W3C home > Mailing lists > Public > ietf-http-wg-old@w3.org > September to December 1994

HTTP Caching Model?

From: Daniel W. Connolly <connolly@hal.com>
Date: Mon, 12 Dec 1994 11:59:14 -0600
Message-Id: <9412121759.AA05404@ulua.hal.com>
To: http-wg%cuckoo.hpl.hp.com@hplb.hpl.hp.com

Consider this scenario:

On a server S, a document D is available as plain text, HTML, or
postscript.

Client C1 is configured to only accept HTML. This client requests
document http://S/D via proxy P as:

	GET http://S/D HTTP/1.0
	Accept: text/html

Proxy P connects to S, requests the document, caches it, and returns
it to C1.

Client C2 is configured to accept postscript and HTML, and to prefer
postscript over HTML. It requests the same document through the same
proxy:

	GET http://S/D HTTP/1.0
	Accept: text/html; q=0.5
	Accept: application/postscript; q=1.0

Proxy P receives the request, and notices that it has http://S/D in
its cache, so it returns the cached copy.

Note that had C2 requested the document straight from S, it would
have got postscript. But it got HTML from the proxy.

To me, this looks like the caching performed by P is not transparent,
and hence violates the protocol.

OK, ok, so currently nobody uses format negociation, and certainly
nobody implements the q and c parameters on accept headers (except
probably the CERN linemode browser and server).

But some information providers are using, of all things, the
User-Agent field to customize their documents: they server up
different stuff for MacMosaic, WinMosaic, Netscape, etc.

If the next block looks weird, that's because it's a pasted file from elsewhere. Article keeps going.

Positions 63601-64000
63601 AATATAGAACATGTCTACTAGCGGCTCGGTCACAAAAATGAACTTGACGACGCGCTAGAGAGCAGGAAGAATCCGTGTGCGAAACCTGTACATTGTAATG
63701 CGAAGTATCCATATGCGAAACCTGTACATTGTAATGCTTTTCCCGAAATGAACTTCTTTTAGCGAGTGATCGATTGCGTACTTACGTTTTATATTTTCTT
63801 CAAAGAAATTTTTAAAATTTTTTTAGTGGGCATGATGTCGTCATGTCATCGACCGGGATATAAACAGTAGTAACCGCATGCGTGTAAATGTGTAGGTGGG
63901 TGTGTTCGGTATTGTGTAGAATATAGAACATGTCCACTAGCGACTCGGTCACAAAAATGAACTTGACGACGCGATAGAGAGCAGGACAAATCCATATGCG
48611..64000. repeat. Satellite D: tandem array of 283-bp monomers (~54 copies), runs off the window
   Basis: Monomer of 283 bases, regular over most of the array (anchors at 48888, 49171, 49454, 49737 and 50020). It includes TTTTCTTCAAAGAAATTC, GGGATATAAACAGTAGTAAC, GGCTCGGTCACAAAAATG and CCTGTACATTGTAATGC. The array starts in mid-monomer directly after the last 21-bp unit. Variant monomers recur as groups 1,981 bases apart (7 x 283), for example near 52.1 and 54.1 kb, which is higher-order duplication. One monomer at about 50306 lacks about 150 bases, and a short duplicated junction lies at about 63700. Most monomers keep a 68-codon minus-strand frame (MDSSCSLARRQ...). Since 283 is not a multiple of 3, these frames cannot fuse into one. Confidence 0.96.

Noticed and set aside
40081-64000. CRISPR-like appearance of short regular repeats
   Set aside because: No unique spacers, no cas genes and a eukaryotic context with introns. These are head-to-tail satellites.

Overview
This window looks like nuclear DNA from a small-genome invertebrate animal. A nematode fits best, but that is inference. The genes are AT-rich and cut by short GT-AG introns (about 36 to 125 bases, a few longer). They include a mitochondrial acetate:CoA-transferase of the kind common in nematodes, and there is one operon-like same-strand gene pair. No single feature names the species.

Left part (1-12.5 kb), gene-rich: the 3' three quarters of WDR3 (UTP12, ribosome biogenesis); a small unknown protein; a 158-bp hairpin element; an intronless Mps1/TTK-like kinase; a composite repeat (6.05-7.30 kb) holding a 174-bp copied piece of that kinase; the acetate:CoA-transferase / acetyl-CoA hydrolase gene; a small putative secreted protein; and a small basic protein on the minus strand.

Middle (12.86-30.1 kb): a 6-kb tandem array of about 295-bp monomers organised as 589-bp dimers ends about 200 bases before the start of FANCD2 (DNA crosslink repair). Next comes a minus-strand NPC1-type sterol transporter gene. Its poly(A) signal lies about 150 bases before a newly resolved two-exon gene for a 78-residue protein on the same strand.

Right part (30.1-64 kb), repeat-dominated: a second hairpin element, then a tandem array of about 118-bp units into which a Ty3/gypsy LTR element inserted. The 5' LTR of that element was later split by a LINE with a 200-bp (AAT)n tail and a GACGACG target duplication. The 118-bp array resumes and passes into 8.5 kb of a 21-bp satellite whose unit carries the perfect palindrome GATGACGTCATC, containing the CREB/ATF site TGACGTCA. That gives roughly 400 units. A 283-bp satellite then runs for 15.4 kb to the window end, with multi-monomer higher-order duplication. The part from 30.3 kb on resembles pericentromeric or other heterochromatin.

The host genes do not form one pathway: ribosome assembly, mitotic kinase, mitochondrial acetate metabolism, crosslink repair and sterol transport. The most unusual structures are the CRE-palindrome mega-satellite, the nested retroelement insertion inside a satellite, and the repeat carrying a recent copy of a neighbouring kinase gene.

Certainly broken proxy caching is observable in these circumstances.
(but in this case, I'd say the fault is at the informatino provider
for abusing User-Agent this way, not at the caching proxy.)

One way to correct the behaviour of proxy P above is to base the cache
on not tjust the URL in question, but also include all the request
headers in the cache key.

But clearly this is way too conservative.

It seems to me that the HTTP protocol spec should specify which
request headers can affect the returned data, and which are just
"advisory." A correct cache would key on the URL plus all the request
headers which are allowed to affect the returned data.

For example, authentication headers shouldn't affect the returned
data.  User-Agent shouldn't affect the retuned data. (The fact that it
does is a wart that we'll have to deal with somehow.)

It means that introducing new headers that can affect the returned
data (like the recently proposed Accept-Charset: header) can't be done
with correct backwards compatibility. It might be wise to say that all
headers matching Accept-*: are allowed to affect the returned data.


Also... I haven't carefully reviewed the latest HTTP/1.0 spec: does it
include some specification of what is going on when a client requests
ftp://host/path or gopher://host/path via an HTTP proxy? Does it
discuss correct vs. heuristic caching in these cases?

Food for thought...

Dan
Received on Monday, 12 December 1994 10:05:07 EST

This archive was generated by hypermail pre-2.1.9 : Wednesday, 24 September 2003 06:31:09 EDT